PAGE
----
Changing and Swapping Rooms in College
Sometimes your college roommate relationship just doesn’t work out. Learn about dorm-room selection policies and how you can find a new roommate.
Most universities require a minimum of one year in college housing to expose students to residential life on campus, as well as to people from different religious, ethnic and socio-economic backgrounds.
But learning to live with a roommate can be one of the more challenging transitions for new students. Many arrive at school never having shared a room. Others find it daunting to live in such close quarters with a stranger.
If you’re truly in a bad spot, a room change may be worth the hassle, as unhappy dorm life can filter into other aspects of your college experience.
Getting Assigned Your College Roommate
Universities typically send accepted students a lifestyle and preferences form to fill out to ensure a good match, and typically those with similar sleeping, smoking and personal habits will board together. Still, no survey is a sure thing: No matter how great you get along, there are bound to be a few scuffles. Personalities clash, and even if you score an awesome roommate, he could leave mid-year and you will most likely be assigned a new one.
A Resident Advisor (RA) can usually help you work out the smaller kinks, but roommate relationships can go sour, and some differences can be dramatic. There might even be occasionally dangerous situations. If you’re truly in a bad spot, a room change may be worth the hassle, as unhappy dorm life can filter into other aspects of your college experience. If you find yourself spending too much time dealing with the dramatics of a less-than-ideal roommate, it may be time for a switch.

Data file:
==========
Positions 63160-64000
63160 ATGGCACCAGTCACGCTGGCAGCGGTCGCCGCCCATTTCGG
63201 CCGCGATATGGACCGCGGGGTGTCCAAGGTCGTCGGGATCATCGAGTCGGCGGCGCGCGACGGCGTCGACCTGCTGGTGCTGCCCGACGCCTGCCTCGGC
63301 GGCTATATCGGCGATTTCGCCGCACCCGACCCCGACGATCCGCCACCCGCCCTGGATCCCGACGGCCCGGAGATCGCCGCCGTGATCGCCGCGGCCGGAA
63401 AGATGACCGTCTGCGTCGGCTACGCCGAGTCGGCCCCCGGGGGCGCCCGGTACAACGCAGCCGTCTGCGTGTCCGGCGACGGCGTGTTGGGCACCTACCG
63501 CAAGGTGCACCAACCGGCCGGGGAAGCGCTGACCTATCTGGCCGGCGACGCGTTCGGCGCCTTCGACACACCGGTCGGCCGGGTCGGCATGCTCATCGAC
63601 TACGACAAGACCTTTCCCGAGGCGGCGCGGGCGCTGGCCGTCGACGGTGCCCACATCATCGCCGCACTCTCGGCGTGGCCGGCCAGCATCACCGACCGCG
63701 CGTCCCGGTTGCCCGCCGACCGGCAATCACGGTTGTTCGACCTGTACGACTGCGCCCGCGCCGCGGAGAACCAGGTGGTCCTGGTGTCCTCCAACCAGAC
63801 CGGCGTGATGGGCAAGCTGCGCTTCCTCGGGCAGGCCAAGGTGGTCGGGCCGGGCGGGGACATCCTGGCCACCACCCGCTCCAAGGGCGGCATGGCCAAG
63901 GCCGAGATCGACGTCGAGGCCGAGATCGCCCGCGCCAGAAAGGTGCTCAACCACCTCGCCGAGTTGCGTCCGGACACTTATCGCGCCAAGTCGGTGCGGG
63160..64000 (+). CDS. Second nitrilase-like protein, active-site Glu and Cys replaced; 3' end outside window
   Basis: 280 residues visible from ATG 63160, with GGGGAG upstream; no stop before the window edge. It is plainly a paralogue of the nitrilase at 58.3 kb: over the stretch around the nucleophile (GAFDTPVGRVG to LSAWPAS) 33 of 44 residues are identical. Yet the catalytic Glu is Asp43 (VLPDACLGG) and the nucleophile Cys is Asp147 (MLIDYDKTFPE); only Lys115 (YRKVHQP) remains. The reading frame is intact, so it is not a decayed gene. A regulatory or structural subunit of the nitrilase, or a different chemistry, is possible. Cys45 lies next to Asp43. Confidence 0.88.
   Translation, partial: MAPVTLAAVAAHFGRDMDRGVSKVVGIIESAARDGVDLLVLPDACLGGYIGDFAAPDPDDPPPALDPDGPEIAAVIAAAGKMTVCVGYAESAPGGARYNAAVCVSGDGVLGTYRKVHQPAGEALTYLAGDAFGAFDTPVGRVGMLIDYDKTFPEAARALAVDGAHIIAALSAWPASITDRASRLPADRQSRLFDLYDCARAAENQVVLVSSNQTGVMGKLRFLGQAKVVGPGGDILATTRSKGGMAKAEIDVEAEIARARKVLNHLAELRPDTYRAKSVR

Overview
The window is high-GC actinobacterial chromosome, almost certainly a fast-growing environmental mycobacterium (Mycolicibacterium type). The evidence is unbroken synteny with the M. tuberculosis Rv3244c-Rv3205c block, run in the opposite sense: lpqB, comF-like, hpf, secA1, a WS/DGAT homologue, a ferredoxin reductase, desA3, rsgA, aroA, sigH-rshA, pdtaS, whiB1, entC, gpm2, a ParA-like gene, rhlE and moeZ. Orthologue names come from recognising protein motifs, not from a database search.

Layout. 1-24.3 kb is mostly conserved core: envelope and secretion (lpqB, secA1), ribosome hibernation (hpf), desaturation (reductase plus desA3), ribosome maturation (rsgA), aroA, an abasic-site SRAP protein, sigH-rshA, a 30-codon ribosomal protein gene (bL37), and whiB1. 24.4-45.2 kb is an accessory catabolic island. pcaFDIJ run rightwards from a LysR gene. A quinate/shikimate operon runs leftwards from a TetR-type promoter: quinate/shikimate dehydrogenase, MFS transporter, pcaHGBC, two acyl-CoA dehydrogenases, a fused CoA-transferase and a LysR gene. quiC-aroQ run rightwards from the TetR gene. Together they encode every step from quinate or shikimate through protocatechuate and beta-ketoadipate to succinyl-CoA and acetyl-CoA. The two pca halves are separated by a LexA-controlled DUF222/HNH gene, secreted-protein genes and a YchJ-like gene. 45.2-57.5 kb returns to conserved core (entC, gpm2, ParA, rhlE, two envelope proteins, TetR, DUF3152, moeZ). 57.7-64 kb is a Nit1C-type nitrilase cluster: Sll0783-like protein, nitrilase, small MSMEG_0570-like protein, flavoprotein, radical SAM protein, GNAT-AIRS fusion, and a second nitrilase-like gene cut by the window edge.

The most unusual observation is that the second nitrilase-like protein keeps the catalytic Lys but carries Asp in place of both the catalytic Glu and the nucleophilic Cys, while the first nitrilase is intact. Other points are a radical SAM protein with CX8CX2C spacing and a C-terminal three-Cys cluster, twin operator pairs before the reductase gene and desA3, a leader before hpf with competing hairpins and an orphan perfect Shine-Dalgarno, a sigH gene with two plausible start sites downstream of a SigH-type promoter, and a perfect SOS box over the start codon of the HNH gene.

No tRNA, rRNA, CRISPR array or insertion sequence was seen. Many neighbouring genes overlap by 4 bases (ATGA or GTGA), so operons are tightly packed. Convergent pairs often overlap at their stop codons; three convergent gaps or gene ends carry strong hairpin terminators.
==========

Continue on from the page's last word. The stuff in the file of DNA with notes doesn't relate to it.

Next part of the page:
Getting A New Roommate - Campus Housing Policies
Policies for switching rooms or roommates vary by university. Some schools like Loyola University in Chicago, allow students to room swap if they find other students to trade places with them, and even hosts “swap nights” for unhappy bunkers. Other schools require you to petition at the onset of the quarter/semester and still others take different precautions.
Here are a few universities that have differing policies:
At the University of Wisconsin - Madison, residents may request a room change on the first day of class. The first step is to stop by the Assignment Office in Slichter Hall and fill out a room change request card for either a double or a single room. Typically, room changes are not offered during the first week of the semester. After the first week, room changes are offered as spaces become available.
At the University of Florida, the Housing and Residence Education Department has five steps students are expected to follow: speaking to your roommate directly; asking the RA to intervene by meeting with all involved; meeting with a residence director or residence life coordinator to serve as a facilitator in resolving the conflict; and, if problems are not resolved, the situation is referred to a formal mediation and transfers may be required.
At Chapman University in Orange, California, students may request a room change at any time during the academic year for any reason, but the approval of an assignment change request is dependent upon space availability in on-campus housing.
To find out what your school’s policy is, contact the Residential Life or Housing Department. Your Resident Advisor can also help you figure out where to go to apply for a change.
People Who Read This Article Also Read:
How to Get Along With Your College Roommate
Dorm Life 101
The Housing Lottery
Everything You Need to Know About Your Resident Assistants (RA)
Bad Roommates and College Roommate Horror Stories
How to Choose a College Roommate